Psalm 139:13-16 (ESV)

There are 7 Hebrew verbs in this passage that together make a compelling case that babies have value to God before they’re born. I don’t want to be tedious or academic, but we can learn from the nuances of these words.

So, over the next several days, we're going to be looking at these Hebrew words and thinking about thier implications.

Join me on the journey.

Friday, October 23, 2009

Pour yourself out for the poor (5)

Isaiah 58 teaches us that a worship that does not produce a passion for social justice is worthless worship. But God promises that we will break forth like the dawn if our worship produces a passion for helping hurting people.

So, how can we as a church and how can you as an individual leverage our God-given resources and use them to fight what have been called “Global Goliaths?”

Some “global goliaths”:
extreme poverty
dirty water
pandemic disease
sexual slavery
lack of education

3 million people every year die from AIDS. That means that 8,000 people will die from AIDS today. You may know that it is the #1 killer in Africa. Are you OK with this?

4.2 million children die every year because of dirty drinking water. 11,500 children will die from water-related diseases today. Water-related diseases kill a child every eight seconds. Are you OK with that?

10 million children die every year because of hunger issues. That’s 26,000 children dying from malnutrition every day. Are you OK with this?

International Justice Missions says that there are 27 million sexual slaves around the world, which is more than at any other time in history. 2 million of these are sex slaves as young as 4 years old. Are you OK with that?

Most of us are ok with all this. And we're ok with it because these are issues without a name or a face. Most of us have never sat at the bedside of someone dying with AIDS. No one in our family has needlessly died from contaminated water. We've never held someone who is starving to death. We don't know anybody who has been kidnapped and sold into slavery.

But once an issue has a name and a face it changes everything doesn't it? God knows each of those names and faces and that is why it breaks His heart.

“Rick, are you OK with this?” I can't get that question out of my mind. “Are you OK with this?”

Now, what does all this have to do with politics? Be compassionate. Be educated. Be involved. Be vocal. Encourage the leaders in business, arts, church, and government to pour themselves out for the poor. Let's be aware that some political policies enable to poor to take advantage of the system. We ought to oppose those. But policies that elevate the poor ought to be enacted.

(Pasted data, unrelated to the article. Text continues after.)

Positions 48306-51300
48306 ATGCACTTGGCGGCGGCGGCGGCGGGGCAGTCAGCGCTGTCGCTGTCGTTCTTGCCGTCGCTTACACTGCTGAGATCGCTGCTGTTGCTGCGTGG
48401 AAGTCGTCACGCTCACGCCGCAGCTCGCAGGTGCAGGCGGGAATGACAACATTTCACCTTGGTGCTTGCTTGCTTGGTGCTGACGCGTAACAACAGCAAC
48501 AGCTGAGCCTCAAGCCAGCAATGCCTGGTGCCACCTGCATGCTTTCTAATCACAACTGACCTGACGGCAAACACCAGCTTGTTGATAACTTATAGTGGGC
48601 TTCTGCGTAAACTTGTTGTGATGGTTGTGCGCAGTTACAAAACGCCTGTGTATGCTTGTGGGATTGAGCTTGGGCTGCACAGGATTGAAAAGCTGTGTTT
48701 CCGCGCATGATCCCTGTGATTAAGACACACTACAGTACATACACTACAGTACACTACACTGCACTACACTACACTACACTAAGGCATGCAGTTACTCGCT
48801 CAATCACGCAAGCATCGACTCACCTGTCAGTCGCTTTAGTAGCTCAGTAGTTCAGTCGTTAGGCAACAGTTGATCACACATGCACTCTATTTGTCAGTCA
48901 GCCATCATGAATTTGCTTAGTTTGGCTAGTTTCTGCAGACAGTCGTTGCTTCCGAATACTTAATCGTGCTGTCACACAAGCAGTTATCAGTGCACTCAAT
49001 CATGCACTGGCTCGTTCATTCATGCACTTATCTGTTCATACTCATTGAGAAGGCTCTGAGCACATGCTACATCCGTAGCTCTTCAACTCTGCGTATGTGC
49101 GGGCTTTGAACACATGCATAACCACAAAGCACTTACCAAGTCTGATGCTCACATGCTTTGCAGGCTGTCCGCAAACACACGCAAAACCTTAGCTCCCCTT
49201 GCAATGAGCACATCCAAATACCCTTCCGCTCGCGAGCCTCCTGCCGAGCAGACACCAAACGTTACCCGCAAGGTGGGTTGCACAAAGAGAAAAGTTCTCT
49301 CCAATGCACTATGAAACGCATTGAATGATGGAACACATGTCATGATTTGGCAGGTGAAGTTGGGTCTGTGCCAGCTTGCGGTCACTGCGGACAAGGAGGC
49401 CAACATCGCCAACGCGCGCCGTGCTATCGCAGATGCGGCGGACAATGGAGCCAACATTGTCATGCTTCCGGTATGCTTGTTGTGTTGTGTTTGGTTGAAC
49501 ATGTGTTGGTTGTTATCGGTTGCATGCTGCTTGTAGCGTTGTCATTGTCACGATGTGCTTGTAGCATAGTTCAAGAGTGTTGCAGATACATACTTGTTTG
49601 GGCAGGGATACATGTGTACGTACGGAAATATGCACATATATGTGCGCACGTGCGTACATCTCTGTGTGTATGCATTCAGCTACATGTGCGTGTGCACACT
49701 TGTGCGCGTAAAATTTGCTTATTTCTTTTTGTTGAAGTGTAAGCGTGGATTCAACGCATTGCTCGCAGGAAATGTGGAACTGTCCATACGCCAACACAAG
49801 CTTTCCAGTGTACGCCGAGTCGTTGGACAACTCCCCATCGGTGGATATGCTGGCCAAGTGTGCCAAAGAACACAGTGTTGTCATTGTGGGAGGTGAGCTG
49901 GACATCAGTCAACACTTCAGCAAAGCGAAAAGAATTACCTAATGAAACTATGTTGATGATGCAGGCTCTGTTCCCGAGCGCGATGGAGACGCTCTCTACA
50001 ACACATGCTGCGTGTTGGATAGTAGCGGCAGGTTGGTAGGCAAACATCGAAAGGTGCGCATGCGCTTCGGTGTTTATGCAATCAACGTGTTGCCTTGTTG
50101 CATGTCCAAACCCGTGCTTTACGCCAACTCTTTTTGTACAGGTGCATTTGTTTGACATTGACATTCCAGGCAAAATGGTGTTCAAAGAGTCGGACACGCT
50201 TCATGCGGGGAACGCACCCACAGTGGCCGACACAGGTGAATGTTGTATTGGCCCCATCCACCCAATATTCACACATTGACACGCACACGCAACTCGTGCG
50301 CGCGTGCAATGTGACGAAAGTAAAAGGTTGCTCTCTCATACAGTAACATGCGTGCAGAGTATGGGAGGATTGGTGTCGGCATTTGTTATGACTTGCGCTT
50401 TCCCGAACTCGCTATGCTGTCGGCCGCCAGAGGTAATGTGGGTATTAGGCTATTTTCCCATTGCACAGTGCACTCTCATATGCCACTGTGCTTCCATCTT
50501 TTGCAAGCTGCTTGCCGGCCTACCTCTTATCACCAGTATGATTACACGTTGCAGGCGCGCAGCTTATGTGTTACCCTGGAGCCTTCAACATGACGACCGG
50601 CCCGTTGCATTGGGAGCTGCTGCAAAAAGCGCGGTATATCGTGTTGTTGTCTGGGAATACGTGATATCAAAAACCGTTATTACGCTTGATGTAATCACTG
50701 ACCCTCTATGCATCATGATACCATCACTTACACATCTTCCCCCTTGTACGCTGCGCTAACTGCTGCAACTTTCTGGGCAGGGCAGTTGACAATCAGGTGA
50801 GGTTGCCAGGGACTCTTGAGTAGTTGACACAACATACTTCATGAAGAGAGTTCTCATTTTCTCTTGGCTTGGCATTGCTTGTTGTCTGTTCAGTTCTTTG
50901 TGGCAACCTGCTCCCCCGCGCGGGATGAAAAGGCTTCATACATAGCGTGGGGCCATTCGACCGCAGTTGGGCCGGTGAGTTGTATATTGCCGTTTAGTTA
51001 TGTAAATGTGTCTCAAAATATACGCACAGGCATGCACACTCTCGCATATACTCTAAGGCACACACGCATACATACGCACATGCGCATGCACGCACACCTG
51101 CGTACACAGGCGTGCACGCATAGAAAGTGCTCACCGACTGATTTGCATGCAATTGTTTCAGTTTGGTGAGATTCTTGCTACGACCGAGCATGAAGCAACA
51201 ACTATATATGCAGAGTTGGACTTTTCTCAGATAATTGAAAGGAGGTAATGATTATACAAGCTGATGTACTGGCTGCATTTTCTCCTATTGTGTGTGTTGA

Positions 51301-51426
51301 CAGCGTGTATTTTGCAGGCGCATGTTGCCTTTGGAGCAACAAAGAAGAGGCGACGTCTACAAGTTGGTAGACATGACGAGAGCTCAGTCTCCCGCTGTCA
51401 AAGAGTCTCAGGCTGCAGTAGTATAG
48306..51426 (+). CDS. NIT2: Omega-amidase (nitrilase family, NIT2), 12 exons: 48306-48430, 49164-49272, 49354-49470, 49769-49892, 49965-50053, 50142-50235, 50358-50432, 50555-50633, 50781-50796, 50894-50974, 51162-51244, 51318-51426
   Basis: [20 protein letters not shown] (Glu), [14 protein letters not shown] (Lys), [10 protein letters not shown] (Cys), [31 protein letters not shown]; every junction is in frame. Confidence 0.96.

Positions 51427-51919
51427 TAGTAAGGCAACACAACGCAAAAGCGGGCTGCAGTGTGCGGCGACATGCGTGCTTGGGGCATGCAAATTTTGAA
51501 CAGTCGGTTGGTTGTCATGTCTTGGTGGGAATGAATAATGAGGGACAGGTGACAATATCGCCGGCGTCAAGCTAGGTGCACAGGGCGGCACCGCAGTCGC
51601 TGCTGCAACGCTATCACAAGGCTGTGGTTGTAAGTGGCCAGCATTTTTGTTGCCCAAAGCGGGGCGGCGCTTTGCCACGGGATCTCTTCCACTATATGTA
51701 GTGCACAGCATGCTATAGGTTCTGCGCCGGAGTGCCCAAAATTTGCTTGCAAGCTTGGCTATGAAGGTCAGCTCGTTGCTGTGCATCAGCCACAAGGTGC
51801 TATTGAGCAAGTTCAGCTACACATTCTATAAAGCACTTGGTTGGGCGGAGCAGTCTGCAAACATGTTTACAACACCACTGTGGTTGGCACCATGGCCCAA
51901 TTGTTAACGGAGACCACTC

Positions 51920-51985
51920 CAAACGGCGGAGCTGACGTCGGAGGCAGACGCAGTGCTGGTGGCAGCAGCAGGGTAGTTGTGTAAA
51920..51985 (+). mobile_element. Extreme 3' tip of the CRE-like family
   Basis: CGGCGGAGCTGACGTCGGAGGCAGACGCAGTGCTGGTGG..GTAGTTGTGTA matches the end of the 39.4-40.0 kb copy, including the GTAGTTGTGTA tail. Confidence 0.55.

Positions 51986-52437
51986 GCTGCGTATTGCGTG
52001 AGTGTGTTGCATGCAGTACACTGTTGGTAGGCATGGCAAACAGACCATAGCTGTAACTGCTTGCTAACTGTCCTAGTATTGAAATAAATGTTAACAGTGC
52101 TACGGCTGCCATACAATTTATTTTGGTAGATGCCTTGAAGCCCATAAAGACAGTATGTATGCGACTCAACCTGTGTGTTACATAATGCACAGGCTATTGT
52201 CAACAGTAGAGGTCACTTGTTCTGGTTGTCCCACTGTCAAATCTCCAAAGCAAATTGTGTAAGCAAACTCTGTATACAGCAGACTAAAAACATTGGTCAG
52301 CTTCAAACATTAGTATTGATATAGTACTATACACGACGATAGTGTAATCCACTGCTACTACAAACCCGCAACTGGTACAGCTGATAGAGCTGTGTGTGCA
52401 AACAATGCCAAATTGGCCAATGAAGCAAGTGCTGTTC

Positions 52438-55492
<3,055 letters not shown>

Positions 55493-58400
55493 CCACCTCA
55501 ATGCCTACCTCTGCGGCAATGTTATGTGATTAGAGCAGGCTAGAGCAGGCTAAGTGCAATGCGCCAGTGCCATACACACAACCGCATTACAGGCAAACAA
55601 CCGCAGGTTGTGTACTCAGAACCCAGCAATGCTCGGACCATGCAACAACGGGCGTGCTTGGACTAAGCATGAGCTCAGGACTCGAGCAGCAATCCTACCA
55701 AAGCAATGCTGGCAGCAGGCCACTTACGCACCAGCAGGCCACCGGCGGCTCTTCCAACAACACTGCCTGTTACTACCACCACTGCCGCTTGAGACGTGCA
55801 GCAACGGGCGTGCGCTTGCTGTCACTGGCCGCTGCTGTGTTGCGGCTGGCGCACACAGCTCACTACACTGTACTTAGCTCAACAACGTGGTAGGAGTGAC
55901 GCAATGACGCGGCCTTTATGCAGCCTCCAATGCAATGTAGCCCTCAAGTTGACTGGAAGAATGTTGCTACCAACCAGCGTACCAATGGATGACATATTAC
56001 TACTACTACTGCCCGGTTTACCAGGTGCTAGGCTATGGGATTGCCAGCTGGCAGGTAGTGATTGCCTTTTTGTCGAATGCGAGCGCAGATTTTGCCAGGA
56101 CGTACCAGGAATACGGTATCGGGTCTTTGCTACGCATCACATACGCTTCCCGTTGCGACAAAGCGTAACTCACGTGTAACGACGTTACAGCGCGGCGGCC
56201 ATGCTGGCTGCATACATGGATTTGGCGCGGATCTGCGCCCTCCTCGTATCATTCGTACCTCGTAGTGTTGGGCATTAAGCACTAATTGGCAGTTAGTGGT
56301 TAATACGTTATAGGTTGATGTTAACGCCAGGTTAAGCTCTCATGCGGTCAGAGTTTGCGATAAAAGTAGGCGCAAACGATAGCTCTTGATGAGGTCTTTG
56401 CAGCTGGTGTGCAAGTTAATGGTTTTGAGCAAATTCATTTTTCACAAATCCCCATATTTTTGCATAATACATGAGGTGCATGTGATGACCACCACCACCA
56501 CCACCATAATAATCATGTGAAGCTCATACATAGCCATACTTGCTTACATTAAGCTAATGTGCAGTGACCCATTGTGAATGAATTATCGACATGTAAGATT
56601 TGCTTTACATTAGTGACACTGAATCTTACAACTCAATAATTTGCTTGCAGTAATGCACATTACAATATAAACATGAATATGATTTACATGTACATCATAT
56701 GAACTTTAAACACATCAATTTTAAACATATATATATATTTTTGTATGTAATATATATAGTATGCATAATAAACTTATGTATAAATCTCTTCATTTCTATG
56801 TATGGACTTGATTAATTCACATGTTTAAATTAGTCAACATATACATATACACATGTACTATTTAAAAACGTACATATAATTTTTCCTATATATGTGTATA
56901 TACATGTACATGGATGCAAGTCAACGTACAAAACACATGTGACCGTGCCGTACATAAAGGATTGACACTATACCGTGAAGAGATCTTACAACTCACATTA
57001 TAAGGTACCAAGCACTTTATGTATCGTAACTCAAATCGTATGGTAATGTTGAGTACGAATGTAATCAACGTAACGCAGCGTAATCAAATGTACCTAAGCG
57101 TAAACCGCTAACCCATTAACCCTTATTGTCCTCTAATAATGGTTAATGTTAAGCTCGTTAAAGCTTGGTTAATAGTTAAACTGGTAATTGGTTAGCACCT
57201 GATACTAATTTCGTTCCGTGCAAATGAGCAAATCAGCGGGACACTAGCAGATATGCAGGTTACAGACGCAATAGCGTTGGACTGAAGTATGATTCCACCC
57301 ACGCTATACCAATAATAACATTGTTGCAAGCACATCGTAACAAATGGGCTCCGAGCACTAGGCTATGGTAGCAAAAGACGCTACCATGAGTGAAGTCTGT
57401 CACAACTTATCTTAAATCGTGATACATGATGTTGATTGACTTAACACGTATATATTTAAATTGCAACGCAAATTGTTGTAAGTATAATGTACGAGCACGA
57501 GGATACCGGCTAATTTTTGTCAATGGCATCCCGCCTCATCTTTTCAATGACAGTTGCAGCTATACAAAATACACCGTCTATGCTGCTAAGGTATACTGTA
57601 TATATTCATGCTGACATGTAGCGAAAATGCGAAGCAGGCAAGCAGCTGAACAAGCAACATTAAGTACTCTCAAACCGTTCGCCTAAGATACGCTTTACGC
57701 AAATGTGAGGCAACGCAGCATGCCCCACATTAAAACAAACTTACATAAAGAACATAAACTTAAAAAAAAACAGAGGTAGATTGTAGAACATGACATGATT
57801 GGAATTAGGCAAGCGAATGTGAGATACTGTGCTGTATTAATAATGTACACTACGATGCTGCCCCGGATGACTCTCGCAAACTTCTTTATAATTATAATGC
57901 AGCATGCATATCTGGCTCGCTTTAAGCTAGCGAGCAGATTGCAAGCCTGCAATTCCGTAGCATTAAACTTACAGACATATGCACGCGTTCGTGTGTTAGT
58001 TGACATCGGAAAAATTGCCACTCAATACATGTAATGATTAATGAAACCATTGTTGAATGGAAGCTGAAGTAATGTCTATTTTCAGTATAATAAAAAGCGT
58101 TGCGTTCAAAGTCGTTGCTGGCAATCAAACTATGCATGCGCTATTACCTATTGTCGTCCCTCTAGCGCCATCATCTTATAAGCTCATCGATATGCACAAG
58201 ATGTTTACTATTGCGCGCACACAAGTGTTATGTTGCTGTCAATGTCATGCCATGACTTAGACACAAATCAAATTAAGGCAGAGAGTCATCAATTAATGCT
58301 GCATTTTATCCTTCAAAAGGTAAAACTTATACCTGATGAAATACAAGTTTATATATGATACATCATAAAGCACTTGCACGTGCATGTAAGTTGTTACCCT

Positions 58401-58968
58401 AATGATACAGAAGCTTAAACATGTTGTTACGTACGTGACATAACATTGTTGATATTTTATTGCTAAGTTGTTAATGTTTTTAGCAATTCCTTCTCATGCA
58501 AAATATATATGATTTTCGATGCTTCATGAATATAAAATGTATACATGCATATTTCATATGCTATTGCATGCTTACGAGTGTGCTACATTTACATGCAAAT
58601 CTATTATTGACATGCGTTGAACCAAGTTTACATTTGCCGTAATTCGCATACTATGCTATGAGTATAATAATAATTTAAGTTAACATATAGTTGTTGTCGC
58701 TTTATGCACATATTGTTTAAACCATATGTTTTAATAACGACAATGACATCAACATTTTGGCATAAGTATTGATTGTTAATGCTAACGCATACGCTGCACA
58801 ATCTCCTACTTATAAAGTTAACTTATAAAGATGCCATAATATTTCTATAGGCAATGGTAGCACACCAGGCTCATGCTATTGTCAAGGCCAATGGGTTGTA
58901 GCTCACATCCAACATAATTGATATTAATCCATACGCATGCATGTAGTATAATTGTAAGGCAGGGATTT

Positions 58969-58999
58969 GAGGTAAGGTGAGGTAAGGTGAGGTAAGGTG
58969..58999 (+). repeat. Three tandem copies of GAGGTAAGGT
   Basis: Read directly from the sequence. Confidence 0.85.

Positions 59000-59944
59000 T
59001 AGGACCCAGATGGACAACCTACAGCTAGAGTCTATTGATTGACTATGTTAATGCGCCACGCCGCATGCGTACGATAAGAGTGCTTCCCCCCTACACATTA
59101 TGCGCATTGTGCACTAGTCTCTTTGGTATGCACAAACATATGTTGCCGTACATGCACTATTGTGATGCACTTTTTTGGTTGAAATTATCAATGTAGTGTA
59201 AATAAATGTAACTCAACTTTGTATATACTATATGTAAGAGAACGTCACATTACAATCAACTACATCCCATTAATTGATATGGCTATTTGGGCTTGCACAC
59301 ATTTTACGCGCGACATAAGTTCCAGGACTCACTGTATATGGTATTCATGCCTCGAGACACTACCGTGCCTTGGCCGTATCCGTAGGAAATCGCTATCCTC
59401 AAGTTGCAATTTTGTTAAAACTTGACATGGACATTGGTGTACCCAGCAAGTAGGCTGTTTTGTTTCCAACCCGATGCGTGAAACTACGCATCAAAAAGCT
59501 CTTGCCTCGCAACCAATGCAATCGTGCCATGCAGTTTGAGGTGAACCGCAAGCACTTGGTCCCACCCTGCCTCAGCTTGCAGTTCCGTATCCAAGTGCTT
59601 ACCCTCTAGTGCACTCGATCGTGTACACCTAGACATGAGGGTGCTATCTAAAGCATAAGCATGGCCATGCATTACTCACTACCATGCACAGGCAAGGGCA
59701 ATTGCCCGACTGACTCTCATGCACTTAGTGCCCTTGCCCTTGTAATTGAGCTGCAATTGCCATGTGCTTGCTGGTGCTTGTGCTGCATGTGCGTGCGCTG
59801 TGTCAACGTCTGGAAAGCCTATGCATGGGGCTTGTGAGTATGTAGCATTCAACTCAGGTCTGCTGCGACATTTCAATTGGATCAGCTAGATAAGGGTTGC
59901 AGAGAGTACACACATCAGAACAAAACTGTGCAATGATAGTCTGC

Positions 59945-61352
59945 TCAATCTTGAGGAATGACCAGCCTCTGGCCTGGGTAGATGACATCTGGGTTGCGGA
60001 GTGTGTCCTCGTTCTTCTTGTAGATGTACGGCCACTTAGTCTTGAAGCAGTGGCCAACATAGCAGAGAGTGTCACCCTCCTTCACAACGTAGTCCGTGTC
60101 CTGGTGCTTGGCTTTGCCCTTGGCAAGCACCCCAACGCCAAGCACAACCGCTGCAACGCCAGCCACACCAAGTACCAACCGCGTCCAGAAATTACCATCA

Bottom line? Pour yourself out for the poor. Are you doing that? That's not a left-leaning issue; it's a human issue. It's an issue that's close to the heart of God. It's a Jesus followers issue.

Jesus said, “One thing you still lack. Sell all that you have and distribute to the poor, and you will have treasure in heaven; and come, follow me” (Luke 18:22).

Are you truly following Jesus or are you just fooling around?

Pour yourself out for the poor. That's a big part of what following Jesus looks like.

Thursday, October 22, 2009

Obama is the antichrist?

Our Groups Director at CVC, Dan Fries, sent the following email to me about a video that's going viral. The subject? Barak Obama is the antichrist.



I received this video three times over email, the last time from a Community Group leader who was very disturbed by it (I think because it sounded true) and asked me about it. With the political environment the way it is, my guess is that some in our church may believe this stuff.

Here’s the video on YouTube if you’re curious:

Here’s what I wrote to [our leader]:

Don’t worry, this video is not very credible. I was writing a response when I decided to see if some other scholars had weighed in on this, and they did a better job than I could have. Here’s some links from two respected guys (Dan Wallace taught at my seminary).

Dan Wallace (professor at Dallas Theological Seminary, expert in Biblical languages [especially Greek] and textual criticism) responds here.

Michael Heiser (Academic editor of Bible Study Magazine & Logos Bible Software, Ph.D. in Hebrew Bible & Semitic Studies) responds here.

The concern that I immediately had is that Luke 10:18 is not talking about the rise of the antichrist, but about the defeat of Satan. The 72 disciples were experiencing victory over demonic oppression – the principle is that Satan’s authority is decisively broken as Christ’s kingdom advances. So even if the linguistic arguments were sound (and they’re not), the context doesn’t support the idea that Christ is describing the rise or identity of the antichrist (not to mention that the antichrist & Satan are not the same person). Hopefully this helps.

If you have any more specific questions that the articles don’t address, let me know.




Our own CVCer Dan Fries as well as Dan Wallace and Michael Heiser have done us a great service in showing the fallacies in the video that's gone viral about this issue.

Although we may not support some or even many of Barak Obama's initiatives and policies, we still have been commanded to live out I Timothy 2:1-3, Titus 3:1-2, and I Peter 2:13-17 in regard to our president.

Using shoddy "biblical scholarship" is not an acceptable way of challenging public policy to be more and more reflective of biblical values.

Let's elevate the conversation and not resort to poor biblical exegesis to make a political point.